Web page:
News organisations to appeal contempt fine

Three news organisations are expected to appeal against a Sheriff’s decision to fine each of them £1,750 for contempt of court after they published pictures of a footballer who was on trial on charges of assault and breach of the pace.

Sheriff J Douglas Allan said publication of a photograph of Celtic player Derek Riordan had created a substantial risk of serious prejudice to the trial of the footballer and his cousin, Keith Burrell, who also faced the same charges following an incident at an Edinburgh pub in December last year.

Both men were subsequently acquitted.

Fining Scottish Television, the Daily Record and the Scottish Sun £1,750 each after a hearing on the contempt issue on September 4, Sheriff Allan said: “I consider that this case demonstrates a significant and serious lapse in the well-established rules and, as I have indicated, I consider that the publications concerned created a substantial risk that the course of justice in these legal proceedings would be seriously impeded or prejudiced.”

The decision, if upheld, means that in Scotland it would be a contempt to publish a photograph of someone facing trial on a charge no matter how famous they were, if it was claimed that identification would be an issue at the trial.

Scottish Television used Riordan’s picture in its 6pm news bulletin on May 15, the first day of the trial, and the two newspapers used pictures with their reports the following day.

The news organisations had argued that publication of Riordan’s photograph was not a contempt because he was a local personality, was known to people in Edinburgh, and was prominent in footballing circles.

It was also likely that people in area of the public house where the incident was alleged to have taken place would have known him.

Gerry Moynihan QC, for the media groups, argued that establishing whether there was a substantial risk of prejudice meant that it was necessary to know what the issues were at the trial. In this case the defence had said that identification was an issue, and it appeared that a witness who had not yet given evidence when the photograph was published had no knowledge of football.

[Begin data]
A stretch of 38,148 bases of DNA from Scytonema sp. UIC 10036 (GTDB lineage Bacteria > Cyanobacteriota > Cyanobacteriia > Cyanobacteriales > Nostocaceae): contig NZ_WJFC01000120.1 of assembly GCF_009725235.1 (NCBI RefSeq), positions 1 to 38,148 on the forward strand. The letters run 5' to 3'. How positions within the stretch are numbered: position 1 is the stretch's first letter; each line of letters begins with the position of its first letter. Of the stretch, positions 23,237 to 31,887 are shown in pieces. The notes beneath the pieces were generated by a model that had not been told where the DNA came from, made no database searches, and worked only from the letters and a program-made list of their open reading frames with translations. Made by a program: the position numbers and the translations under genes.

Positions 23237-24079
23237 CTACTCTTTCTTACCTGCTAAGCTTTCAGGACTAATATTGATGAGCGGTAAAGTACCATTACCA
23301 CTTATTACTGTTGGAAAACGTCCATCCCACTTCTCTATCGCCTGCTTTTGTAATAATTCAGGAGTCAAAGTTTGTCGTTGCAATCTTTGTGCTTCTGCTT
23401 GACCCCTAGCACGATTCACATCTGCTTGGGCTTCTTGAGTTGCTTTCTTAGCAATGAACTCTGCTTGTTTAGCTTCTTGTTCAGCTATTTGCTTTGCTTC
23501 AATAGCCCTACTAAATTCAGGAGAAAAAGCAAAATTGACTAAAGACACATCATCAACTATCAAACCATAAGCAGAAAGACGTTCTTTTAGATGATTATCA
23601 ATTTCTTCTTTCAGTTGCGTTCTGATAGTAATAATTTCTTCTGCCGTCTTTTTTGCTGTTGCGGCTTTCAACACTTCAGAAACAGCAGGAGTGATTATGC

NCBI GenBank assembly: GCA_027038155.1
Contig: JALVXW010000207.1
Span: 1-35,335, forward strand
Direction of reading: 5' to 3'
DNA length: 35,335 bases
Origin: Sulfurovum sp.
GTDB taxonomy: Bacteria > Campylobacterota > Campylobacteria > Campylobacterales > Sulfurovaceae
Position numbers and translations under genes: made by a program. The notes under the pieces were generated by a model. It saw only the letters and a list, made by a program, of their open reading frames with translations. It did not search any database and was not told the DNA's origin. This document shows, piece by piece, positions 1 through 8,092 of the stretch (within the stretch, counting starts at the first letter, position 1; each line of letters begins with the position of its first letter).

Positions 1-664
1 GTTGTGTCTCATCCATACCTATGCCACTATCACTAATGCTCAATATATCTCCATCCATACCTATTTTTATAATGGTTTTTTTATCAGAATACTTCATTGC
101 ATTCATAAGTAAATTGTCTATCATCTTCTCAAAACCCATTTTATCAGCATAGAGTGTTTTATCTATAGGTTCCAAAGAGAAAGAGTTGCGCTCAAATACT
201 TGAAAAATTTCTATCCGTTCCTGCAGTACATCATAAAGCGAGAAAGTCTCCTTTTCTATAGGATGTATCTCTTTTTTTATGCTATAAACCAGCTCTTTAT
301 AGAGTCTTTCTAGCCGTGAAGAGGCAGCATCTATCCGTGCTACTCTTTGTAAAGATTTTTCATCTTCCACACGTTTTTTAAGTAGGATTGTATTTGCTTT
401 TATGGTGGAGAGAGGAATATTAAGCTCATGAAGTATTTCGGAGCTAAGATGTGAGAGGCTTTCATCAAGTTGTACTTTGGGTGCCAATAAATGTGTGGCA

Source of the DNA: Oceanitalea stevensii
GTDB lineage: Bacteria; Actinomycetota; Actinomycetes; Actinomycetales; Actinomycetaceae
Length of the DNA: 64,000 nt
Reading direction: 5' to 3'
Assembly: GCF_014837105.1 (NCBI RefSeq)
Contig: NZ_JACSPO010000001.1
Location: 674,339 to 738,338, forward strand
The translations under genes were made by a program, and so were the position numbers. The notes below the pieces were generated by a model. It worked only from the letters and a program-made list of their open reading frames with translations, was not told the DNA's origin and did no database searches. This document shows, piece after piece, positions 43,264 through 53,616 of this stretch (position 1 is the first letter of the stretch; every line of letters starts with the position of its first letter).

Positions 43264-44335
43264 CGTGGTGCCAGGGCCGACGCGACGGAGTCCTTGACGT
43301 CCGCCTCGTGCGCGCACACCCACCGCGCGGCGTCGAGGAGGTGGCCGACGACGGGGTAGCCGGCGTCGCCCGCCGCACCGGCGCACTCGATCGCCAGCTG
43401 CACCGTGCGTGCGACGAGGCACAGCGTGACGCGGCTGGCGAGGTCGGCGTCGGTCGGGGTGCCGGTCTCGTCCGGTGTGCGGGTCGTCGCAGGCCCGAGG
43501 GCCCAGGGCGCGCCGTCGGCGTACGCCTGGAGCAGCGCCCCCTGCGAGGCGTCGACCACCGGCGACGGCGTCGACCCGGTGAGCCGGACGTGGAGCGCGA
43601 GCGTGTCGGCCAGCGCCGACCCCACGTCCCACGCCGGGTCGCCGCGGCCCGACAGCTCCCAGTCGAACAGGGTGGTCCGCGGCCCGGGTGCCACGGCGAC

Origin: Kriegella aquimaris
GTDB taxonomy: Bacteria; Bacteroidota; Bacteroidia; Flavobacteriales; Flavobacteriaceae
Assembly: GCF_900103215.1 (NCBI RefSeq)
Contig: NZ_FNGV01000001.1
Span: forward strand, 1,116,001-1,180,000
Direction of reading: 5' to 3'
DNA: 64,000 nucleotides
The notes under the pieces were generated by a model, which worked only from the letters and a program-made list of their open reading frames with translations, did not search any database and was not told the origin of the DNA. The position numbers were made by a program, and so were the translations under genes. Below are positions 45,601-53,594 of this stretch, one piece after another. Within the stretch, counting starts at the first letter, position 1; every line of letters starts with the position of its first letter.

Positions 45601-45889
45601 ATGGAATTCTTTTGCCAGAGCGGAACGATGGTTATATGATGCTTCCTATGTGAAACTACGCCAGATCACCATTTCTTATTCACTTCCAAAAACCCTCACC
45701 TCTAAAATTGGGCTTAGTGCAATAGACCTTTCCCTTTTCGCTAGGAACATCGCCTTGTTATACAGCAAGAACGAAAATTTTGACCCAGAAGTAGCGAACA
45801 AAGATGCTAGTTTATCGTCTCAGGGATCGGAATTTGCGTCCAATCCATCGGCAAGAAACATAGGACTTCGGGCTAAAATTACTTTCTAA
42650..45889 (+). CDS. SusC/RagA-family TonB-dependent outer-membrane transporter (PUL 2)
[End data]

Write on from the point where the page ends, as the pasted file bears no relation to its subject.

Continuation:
Moynihan said that as Riordan was so well known, the news organisations – each of which had taken legal advice – had judged that using the picture would not make available information which was not already public knowledge.

In any event, the witness concerned had not seen the material which was the subject of the contempt complaint, and, as events had unfolded at the trial before Sheriff Allan, the question of Riordan’s identification ceased to be such a significant element.

But Sheriff Allan rejected these arguments, saying: “This case was concerned with a trial – when the matter was of much more direct and immediate effect – where identification was crucial and where evidence of that was still to come.

“As to knowing more by way of background of a celebrity, I considered that to have much less significance in this case because the issue was focused only here on this particular locus and about what the witnesses spoke to being done by the persons involved there.

“I also considered that it was important to recall that the benefit of hindsight was not available at the time of this publication; and to focus on events afterwards was to look at the matter in the wrong way.”